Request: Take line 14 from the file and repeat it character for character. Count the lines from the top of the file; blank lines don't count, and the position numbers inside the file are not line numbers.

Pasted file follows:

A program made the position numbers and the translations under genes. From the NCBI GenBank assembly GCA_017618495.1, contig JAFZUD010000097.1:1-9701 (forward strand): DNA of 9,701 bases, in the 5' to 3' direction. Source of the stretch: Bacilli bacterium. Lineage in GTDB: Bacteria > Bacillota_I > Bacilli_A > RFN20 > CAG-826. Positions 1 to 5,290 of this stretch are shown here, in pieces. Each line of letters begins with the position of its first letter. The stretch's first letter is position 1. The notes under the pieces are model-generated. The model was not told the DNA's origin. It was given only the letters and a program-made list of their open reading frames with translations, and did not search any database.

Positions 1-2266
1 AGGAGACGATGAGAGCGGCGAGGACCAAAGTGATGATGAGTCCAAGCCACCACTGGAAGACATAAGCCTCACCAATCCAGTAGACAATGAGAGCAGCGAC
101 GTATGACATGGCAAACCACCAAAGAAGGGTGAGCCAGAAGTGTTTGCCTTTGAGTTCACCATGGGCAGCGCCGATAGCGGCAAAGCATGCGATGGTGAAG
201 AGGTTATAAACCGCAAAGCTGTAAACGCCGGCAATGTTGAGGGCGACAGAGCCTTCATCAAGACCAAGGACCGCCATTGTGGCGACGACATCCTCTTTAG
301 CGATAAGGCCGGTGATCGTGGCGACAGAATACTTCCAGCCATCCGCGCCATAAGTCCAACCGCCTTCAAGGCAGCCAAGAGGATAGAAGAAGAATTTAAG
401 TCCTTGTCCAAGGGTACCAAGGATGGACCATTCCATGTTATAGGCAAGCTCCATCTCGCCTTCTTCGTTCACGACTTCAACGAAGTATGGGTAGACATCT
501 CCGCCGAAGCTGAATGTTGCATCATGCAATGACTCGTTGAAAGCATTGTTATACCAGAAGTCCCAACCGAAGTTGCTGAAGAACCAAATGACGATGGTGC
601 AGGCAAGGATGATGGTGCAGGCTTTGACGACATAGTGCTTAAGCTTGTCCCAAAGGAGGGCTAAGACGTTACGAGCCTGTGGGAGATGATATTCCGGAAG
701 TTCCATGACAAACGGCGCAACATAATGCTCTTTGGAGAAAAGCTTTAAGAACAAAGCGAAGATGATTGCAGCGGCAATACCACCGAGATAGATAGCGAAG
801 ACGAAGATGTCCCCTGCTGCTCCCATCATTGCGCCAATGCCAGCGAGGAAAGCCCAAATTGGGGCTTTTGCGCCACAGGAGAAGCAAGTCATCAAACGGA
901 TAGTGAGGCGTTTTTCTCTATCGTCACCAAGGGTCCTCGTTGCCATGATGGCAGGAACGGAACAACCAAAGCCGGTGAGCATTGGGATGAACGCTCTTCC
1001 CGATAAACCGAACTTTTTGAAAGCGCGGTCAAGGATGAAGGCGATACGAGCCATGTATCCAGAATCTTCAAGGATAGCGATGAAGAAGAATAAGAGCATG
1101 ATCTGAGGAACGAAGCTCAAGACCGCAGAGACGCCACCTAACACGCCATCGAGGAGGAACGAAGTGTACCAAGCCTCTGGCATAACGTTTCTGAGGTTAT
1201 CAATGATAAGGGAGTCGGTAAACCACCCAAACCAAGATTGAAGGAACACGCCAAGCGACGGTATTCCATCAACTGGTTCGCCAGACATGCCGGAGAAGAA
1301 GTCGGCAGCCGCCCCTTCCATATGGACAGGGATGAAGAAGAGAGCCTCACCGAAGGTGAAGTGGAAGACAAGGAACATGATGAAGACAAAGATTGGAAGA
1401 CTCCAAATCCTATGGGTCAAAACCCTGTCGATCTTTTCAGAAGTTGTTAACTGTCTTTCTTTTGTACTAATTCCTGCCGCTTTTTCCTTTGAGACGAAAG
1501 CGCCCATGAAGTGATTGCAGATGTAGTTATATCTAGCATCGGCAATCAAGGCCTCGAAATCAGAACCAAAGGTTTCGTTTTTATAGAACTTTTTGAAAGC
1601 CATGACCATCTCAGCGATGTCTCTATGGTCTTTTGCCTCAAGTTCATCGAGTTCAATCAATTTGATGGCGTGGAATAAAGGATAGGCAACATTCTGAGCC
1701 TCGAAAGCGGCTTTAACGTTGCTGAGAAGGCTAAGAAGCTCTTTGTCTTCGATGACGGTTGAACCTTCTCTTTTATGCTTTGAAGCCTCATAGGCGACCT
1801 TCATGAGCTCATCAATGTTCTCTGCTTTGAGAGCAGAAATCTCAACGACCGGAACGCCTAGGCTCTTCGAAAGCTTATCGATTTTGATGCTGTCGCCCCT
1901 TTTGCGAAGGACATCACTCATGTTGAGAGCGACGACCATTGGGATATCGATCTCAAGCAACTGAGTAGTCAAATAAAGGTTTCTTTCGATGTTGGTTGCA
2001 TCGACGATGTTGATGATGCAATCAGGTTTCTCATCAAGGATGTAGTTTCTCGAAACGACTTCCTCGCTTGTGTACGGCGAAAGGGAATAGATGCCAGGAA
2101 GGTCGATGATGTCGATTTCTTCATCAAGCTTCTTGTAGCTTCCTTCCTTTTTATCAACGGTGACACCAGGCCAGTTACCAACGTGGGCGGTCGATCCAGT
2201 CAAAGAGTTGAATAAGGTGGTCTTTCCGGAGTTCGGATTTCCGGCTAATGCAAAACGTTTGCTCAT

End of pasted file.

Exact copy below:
1101 ATCTGAGGAACGAAGCTCAAGACCGCAGAGACGCCACCTAACACGCCATCGAGGAGGAACGAAGTGTACCAAGCCTCTGGCATAACGTTTCTGAGGTTAT